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Studies of the Upper-Extremity Amputee, VII. Psychological Factors

Jerome Siller, Ph.D. *
Sydelle Silverman, M.A. *

With the possible exception of the introductory Section I (Artificial Limbs, Spring 1958; Vol. 5, No. 1), the foregoing presentations in this series have in general been concerned with the biomechanical aspects of the man-machine entity in prosthetic restoration. If, however, our understanding of amputee needs and limitations is to be comprehensive, we must inquire also into the mental and emotional characteristics of the man served by the machine. Consideration of the psychological factors in amputee rehabilitation was therefore an important aspect of the Upper-Extremity Field Studies, and the results of these investigations are summarized in this three-part article. The first part, Personality Dynamics of Amputees, discusses a number of the psychological variables that are relevant to amputation. The second deals with Social and Functional Factors in Prosthetic Wear. And the final one, Attitudes Toward Prosthetic Wear, Before and After Fitting, describes the attitudes shown toward arm prostheses by amputees who had never before worn an artificial arm. The rationale of the study, and the data-collecting instruments here referred to as "appendices," are all to be found in Section I (Artificial Limbs, Spring 1958; Vol. 5, No. 1; pp. 46 through 56).

Personality Dynamics of Amputees

At present no single theory, or combination of theories, encompasses all the central problems arising in man from the loss of a limb. One reason for this circumstance is that the special problems and needs of the amputee have never been defined adequately. What does an amputation mean to the amputee? What does it mean to his family, friends, and co-workers? What reaction does the amputee have to his loss? How is he affected socially, vocationally, emotionally? Does his amputation cause basic psychological changes? What major needs are frustrated? What new needs arise? Does prosthetic restoration affect personality restoration? These are but some of the questions that seem pertinent and to which answers were sought during the NYU Upper-Extremity Field Studies.

A probing of specific amputee problems was considered to be the most fruitful approach, and accordingly a set of questions was designed to elicit information about areas in which the amputee might be expected to have significant problems. By means of a 57-item, multiple-choice questionnaire (Appendix IIIE), supplemented by a 9-item instrument calling for narrative answers (Appendix IIIF), nine personality variables (acceptance of loss, identification with the disabled, functional adequacy, independence, sensitivity, appraisal of acceptance by others, sociability, frustration, and optimism) were identified and defined. Of 359 adult male amputees who responded in this phase of the investigation, all but 55 were currently wearing prostheses or had worn one in the past.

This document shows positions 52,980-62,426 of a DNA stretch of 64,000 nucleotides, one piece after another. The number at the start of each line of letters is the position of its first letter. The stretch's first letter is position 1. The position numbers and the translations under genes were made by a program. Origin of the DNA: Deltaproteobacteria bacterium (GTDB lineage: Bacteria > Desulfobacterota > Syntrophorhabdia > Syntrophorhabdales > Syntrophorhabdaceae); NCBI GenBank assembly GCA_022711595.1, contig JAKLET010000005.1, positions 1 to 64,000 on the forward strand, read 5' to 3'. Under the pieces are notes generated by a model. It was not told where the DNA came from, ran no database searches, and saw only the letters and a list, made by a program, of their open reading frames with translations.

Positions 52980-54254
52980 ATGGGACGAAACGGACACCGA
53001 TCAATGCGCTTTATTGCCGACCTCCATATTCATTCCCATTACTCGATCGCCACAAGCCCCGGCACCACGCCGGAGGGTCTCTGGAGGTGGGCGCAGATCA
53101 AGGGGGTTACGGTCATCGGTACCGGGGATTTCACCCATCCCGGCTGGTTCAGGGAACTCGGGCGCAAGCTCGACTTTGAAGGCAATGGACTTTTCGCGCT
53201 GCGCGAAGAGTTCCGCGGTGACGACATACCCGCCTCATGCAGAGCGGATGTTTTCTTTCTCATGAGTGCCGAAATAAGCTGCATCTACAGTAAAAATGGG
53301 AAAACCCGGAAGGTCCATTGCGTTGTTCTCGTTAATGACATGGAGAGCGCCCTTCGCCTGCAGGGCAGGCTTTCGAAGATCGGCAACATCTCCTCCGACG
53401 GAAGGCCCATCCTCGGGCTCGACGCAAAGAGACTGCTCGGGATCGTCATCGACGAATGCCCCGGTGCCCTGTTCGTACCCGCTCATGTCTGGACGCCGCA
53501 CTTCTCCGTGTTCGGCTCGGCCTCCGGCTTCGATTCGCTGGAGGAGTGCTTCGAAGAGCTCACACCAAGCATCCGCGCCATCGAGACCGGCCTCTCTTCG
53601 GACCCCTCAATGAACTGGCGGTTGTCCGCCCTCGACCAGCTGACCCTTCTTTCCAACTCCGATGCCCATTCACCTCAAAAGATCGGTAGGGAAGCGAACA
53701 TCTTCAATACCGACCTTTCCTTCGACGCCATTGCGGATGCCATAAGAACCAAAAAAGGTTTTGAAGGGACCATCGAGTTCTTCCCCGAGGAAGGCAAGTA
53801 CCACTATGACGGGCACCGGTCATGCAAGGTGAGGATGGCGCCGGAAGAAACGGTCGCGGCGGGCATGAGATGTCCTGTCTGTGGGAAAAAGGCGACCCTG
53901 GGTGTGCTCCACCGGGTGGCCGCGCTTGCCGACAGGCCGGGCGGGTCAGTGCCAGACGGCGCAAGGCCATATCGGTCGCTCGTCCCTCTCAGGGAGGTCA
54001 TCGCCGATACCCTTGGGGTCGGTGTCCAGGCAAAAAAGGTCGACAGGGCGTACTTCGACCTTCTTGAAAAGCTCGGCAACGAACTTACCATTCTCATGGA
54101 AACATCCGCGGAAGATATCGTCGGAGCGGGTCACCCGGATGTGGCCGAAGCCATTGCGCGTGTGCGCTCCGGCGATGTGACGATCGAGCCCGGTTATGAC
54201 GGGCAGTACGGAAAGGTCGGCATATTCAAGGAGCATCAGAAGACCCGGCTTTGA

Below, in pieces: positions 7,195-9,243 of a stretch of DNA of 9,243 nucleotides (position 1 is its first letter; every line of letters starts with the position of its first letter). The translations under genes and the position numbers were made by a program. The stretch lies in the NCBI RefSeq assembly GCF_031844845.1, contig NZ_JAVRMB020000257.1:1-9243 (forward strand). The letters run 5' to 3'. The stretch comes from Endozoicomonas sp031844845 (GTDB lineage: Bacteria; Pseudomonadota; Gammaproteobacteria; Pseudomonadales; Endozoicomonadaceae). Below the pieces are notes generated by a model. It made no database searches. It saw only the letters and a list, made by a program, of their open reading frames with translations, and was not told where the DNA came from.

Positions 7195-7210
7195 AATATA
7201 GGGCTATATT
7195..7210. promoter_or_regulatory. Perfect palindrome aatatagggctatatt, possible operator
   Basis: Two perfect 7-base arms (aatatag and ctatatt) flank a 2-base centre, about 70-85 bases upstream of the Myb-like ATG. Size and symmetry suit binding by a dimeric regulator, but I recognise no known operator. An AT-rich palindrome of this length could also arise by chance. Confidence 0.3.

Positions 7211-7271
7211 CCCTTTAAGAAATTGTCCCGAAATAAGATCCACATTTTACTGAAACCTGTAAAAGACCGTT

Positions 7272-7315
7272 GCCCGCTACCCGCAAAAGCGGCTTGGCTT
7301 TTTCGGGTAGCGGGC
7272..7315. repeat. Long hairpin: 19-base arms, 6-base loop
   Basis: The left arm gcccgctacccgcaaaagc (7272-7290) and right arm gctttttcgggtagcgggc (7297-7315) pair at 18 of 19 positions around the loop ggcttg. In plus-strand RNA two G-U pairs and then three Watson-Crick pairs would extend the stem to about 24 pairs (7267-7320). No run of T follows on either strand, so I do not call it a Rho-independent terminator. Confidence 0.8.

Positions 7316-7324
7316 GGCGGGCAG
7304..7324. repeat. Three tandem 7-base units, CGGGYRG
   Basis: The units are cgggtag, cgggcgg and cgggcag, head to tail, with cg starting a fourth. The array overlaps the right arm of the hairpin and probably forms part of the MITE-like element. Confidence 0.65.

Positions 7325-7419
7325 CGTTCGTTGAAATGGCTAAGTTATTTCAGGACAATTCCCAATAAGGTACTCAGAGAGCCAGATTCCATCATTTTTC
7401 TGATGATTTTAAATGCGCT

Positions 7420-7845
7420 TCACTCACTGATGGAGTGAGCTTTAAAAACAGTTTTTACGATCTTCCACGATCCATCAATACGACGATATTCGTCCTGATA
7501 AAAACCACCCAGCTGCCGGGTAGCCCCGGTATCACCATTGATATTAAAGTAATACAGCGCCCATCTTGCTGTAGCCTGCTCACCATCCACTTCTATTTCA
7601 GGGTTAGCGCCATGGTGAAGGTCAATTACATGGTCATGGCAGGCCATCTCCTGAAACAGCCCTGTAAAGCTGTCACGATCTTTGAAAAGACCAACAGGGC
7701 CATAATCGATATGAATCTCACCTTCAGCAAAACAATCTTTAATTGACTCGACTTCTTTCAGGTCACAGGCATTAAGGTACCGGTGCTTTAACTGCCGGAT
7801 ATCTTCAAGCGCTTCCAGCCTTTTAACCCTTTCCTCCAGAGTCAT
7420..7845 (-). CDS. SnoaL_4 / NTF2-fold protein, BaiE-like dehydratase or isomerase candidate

Each of the nine personality variables has many ramifications, and it was possible to investigate a limited number only. Moreover, a preliminary analysis indicated that the data did not differ significantly for different levels of amputation, and accordingly the responses of the three groups (below-elbow, above-elbow, and shoulder-disarticulation) were combined. The results therefore represent only an early exploration of the field with two principal purposes-first, to stimulate further inquiry, and, second, to build a more general awareness of the psychological aspects of treating and dealing with amputees. While the central concept of each variable is discussed here, emphasis has been placed on principles of theoretical and practical interest to those concerned with the management of amputees. Whenever possible, the interrelationships between a particular concept and other variables are examined, and an effort is made to bring out implications for research and practice. Vocational attitudes provided an additional area of interest, as did also the shifts in the valuation of prosthetic service.